Stordahl didn’t sell nearly as many Digi-Keyers as he expected, so he ended up with a lot of extra components, which he decided to sell to hams and other hobbyists directly through magazine ads and through a one-page, mimeographed “catalog.” Over the next five decades, Digi-Key grew into a major electronic component distributor with a very fat catalog that exceeded 1000 pages, at least until the company stopped printing catalogs in 2011, well into the Internet era.
Stordahl’s experience mirrored the rise of Radio Row, selling components to radio hobbyists, but lagging by exactly half a century. Digi-Key’s printed catalogs came in the mail with great regularity and were always part of my engineering library. Digi-Key was really the first electronic component distributor to fully embrace hobbyists in the 1970s. Other, older distributors had elevated their focus to industrial companies that placed far larger orders. Now that the Internet and automation have made small-quantity ordering commercially practical, more distributors are selling to hobbyists and makers. But Digi-Key really led the way.
Now, let’s pick up Digi-Key’s story in its own words from the ECIA book:
“Over the years, Digi-Key flourished as the original high service distributor and has continued to add products and services, and provides those products to customers wherever they are. Digi-Key ships more than 25,000 packages per day from our corporate headquarters in Thief River Falls.”
Now shipping 25,000 packages per day is a lot for any company. The claim gets even more impressive when you consider Digi-Key’s location: Thief River Falls, Minnesota. That’s about 60 miles south of the Canadian border in the middle of nowhere.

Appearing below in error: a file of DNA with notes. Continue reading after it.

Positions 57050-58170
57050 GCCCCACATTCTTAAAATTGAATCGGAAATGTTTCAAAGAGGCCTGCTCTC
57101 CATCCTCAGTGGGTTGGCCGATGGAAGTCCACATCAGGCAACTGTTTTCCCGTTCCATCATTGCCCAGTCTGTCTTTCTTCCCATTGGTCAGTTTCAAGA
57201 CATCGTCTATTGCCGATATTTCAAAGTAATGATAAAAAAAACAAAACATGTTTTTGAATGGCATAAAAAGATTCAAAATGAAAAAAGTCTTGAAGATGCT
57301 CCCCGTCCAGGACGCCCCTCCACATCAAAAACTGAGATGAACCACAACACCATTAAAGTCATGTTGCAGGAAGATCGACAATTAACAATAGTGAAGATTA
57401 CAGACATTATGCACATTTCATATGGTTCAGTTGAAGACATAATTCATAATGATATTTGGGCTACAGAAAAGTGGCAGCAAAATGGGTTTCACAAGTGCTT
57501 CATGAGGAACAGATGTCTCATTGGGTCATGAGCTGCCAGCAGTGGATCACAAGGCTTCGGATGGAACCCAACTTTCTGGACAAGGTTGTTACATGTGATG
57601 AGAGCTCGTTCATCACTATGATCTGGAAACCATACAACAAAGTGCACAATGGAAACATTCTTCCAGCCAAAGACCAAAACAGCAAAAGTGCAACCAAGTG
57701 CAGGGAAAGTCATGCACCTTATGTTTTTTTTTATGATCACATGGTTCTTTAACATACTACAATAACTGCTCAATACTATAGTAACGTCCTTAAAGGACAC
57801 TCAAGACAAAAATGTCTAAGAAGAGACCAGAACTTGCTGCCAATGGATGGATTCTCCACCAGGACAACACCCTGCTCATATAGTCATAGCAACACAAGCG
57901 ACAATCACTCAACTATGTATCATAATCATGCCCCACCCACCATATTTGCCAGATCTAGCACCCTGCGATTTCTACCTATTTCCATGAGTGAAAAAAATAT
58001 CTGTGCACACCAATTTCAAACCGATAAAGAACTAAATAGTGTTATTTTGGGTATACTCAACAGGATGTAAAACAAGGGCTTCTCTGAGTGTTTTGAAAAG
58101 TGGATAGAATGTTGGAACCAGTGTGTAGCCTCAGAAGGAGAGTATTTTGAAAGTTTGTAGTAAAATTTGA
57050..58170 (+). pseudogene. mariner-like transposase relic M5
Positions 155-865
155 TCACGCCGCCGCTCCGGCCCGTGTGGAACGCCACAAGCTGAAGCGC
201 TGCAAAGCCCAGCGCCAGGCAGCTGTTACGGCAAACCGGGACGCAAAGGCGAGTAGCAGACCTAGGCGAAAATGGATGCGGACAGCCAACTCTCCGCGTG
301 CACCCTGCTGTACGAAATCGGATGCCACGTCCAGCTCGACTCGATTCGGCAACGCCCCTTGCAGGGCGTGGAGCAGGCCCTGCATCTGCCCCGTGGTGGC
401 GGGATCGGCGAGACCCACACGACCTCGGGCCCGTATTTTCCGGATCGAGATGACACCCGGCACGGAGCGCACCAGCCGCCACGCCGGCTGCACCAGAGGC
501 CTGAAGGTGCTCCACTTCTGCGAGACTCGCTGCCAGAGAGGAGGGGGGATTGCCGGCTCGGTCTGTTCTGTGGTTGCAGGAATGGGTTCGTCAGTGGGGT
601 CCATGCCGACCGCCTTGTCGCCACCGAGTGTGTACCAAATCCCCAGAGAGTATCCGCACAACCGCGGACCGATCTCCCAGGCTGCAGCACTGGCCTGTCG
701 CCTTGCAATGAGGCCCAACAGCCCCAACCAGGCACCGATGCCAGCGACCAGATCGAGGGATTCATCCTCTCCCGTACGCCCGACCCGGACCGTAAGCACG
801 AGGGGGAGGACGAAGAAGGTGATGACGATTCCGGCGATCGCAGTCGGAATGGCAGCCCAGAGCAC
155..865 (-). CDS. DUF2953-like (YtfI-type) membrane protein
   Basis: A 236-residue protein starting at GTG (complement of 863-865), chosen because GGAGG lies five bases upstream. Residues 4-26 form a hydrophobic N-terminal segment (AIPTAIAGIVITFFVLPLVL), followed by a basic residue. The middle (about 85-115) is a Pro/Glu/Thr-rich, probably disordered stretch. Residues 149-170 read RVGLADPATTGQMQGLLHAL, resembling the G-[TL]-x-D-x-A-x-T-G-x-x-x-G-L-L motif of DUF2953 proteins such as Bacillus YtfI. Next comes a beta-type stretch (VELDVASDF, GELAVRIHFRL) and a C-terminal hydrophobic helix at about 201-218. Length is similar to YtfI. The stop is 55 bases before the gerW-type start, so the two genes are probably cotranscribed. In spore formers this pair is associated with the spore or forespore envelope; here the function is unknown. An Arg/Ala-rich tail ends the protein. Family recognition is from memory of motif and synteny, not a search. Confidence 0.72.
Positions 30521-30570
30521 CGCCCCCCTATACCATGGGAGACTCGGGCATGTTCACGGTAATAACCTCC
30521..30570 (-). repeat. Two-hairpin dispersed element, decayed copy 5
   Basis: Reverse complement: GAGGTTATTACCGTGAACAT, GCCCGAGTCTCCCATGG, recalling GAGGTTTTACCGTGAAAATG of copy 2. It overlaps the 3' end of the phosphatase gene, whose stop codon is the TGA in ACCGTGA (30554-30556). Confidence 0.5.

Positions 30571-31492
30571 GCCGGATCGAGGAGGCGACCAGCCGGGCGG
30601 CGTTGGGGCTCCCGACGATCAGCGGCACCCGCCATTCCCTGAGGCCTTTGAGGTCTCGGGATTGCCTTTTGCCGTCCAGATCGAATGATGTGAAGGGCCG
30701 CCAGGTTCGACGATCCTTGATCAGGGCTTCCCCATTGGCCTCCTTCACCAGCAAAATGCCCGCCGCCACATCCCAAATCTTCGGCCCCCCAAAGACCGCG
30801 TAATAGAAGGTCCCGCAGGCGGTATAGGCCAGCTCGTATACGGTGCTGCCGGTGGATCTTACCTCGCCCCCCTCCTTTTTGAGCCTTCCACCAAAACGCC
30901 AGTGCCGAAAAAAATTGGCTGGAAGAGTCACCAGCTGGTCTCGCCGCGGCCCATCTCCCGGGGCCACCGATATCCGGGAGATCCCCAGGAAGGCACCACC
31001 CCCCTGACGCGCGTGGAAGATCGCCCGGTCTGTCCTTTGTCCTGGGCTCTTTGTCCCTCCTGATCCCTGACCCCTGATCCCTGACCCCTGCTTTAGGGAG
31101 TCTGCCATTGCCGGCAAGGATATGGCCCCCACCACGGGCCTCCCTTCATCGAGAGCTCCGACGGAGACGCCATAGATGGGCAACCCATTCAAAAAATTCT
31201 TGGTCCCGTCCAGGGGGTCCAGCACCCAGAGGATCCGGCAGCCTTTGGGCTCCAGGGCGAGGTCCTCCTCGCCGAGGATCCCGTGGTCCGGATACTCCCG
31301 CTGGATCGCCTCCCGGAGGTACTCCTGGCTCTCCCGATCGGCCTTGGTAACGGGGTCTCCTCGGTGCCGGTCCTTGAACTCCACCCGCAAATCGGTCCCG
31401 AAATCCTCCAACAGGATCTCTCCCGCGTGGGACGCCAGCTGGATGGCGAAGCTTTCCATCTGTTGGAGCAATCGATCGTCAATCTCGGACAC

I traveled to Thief River Falls once, three decades ago. To get there, I first had to fly into Minneapolis. Then I took a six-passenger prop plane to Fargo International airport, which had two (count ‘em, two) jetways. The next day, I drove for a few hours in a rental car to get to Thief River Falls. The word isolated is apt.
On the way to Digi-Key’s headquarters in Thief River Falls, we passed a long, long parade of UPS trucks going the other way. Those trucks seemed to stretch to the horizon. The tableau was worthy of a Magritte-style, surrealist painting. Perhaps the UPS drivers would all be wearing dark overcoats and bowler hats in the painting.
That was 30 years ago. Today, thanks largely to the company’s success, there’s a regional airport in Thief River Falls just south of Digi-Key to carry all of those components into and out of town more efficiently. UPS, FedEX, and DHL all run cargo flights to the Thief River Falls regional airport, where 98% of all outgoing freight comes from Digi-Key.
If you’ve kicked around the electronics industry for a while, you really ought to download and read through the ECIA’s book. It contains many more stories like the ones that appear above. I’m sure this book will stir some pleasant memories for many of you.
Note: In reading what I’ve written in this article, I realized that this story has a decidedly American flavor. The ECIA is an American industry association, so its book and my experience with distributors are completely American. In no way do I wish to diminish or discount the work, histories, or contributions of distributors in other countries. I simply don’t know those stories.